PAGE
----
Thursday, December 8, 2011

Jabroni Companion #4

The third major topic I’d like to breech is one that still very much concerns wrestling today. Variously known as a faction, a stable, a clique, I’m talking about a collection of wrestlers united for a single cause, and famous examples through the years have included the Four Horsemen, D-Generation X, Evolution, the Main Event Mafia, the Nexus, but today I will spend my time with the one version I still believe to this day dominates the idea in its most perfect form,

IV. New World Order

Spelling it all out like that is a tad less glamorous and familiar than simply saying, the nWo. I like to using the capitalization featured in the group’s logo, because it looks cooler, and is more representative of what it eventually came to symbolize, breaking all the rules, a rebellion that led directly into the Attitude Era, when wrestling vaulted back into the popular consciousness after the hot early years of Hulkamania died down, which only made it fair that Hulk Hogan was once again at the center of things.

Lots of people have tried to downplay Hogan’s role in wrestling’s resurgence during this time. Even though his heel turn galvanized fans as he himself hadn’t been able to do in years (and in reality, he’d only waited about five years for this moment to arrive), Hogan was seen as past his prime. Fans embraced Steve Austin as the new Hogan only two years after the formation of the nWo, and it took another five years for Hogan to be cool again (only that time, no one realized that the fans now wanted an unmitigated hero again).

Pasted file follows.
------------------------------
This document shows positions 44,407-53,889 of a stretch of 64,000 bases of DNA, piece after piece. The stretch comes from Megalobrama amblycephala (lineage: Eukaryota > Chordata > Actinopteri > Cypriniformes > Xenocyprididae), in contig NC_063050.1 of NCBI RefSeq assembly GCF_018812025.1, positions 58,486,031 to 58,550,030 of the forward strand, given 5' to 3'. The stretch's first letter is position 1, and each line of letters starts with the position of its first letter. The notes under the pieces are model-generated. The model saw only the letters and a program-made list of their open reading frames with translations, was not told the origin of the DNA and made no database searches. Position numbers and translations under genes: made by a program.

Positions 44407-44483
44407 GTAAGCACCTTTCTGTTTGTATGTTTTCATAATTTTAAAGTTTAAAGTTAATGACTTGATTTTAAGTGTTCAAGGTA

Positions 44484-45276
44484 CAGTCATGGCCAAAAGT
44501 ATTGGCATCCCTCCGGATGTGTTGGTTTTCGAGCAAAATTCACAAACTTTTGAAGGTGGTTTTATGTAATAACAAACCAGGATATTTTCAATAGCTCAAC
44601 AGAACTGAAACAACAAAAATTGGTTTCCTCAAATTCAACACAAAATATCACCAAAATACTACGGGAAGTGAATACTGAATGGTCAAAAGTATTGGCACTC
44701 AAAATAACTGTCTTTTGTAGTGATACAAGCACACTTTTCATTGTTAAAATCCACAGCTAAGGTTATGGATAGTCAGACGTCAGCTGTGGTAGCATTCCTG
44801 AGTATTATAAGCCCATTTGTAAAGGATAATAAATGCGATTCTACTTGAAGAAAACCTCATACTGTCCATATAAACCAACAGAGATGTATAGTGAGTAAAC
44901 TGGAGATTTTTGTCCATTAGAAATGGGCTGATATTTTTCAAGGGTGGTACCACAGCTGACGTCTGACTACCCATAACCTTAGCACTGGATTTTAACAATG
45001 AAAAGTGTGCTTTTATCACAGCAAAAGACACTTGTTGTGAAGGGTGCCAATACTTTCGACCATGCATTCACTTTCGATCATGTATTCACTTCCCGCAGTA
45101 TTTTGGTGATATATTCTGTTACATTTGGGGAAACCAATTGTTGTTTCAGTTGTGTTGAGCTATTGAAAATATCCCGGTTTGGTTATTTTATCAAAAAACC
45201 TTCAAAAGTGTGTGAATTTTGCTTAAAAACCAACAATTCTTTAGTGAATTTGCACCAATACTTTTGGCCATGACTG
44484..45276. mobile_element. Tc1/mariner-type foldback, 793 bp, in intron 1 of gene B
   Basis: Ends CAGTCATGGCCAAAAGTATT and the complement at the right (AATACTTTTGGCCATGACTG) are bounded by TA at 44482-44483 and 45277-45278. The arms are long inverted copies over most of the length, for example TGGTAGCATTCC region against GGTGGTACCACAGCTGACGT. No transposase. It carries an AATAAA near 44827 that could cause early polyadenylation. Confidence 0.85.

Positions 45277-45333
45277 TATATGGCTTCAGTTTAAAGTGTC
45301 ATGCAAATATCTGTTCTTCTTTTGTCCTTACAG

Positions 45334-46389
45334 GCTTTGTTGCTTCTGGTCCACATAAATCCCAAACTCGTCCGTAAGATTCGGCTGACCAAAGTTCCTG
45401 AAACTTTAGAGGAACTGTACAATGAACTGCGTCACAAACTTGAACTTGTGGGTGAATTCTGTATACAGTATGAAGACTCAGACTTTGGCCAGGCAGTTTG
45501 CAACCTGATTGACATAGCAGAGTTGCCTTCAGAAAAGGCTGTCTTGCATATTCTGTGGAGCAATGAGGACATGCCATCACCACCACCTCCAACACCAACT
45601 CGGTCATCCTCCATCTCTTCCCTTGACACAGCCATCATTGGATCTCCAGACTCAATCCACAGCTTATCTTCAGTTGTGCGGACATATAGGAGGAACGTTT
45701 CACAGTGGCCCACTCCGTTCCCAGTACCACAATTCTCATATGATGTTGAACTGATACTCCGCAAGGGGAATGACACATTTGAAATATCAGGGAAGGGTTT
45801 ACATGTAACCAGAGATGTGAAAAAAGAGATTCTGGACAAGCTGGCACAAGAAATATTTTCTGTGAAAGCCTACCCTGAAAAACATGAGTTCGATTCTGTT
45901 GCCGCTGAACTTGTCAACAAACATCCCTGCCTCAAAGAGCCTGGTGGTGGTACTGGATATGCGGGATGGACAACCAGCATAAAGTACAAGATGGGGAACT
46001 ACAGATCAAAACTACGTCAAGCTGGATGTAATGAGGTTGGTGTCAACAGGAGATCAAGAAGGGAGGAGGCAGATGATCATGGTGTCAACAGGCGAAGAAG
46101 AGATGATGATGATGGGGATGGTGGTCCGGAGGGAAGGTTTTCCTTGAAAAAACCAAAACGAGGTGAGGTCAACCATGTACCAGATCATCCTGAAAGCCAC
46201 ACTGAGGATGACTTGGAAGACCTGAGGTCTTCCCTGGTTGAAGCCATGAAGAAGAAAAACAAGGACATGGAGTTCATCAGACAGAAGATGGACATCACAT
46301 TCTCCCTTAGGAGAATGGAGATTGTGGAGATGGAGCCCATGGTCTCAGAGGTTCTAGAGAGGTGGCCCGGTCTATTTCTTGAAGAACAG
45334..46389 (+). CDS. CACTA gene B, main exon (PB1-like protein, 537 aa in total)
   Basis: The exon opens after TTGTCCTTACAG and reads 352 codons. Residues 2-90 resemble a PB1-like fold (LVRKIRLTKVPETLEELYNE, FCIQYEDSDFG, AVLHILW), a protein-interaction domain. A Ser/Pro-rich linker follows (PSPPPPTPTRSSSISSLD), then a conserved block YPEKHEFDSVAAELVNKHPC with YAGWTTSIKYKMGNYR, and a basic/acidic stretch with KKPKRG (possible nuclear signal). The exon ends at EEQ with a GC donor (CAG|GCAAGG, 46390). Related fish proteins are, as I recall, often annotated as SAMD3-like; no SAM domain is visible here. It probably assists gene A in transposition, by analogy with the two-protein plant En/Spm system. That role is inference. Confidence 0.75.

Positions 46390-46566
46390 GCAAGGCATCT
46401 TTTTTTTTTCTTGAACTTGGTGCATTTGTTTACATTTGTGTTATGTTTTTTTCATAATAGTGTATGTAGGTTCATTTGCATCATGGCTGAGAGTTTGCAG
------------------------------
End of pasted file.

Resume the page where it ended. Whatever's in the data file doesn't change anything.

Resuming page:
Anyway, before I get completely ahead of myself, let’s back up a little. Wrestling is only really popular in the mainstream when it breaks free of its own constraints. A lot of great wrestlers toil for years under very little recognition because they can’t transcend expectations. Ric Flair is probably the prototype. There’s no doubt that he became one of the most successful, charismatic, and beloved wrestlers of several generations, but he excelled at all the things a wrestler was supposed to, rather than completely reinventing the rules. It’s exactly the opposite of what Hulk Hogan did during the very same years. On paper, Flair and Hogan are fairly similar wrestlers, believe it or not. Both of them know exactly the kind of match, exactly the kinds of things to do to involve the crowd, to get them excited or concerns based on the current chances of success. It doesn’t matter that Flair was usually the heel, and that Hogan was usually the face. Both knew what needed to be done, and they did it well, and very consistently. But while Flair would have been at home in any era (as he proved for years), Hogan was something new, which the AWA and WWE itself didn’t realize for years. He had to appear in a movie (ROCKY III) to appear larger than life, for his sheer size to be realized. From that moment on, he was accepted as the new standard for professional wrestling, and the entire industry had to realign itself to compensate.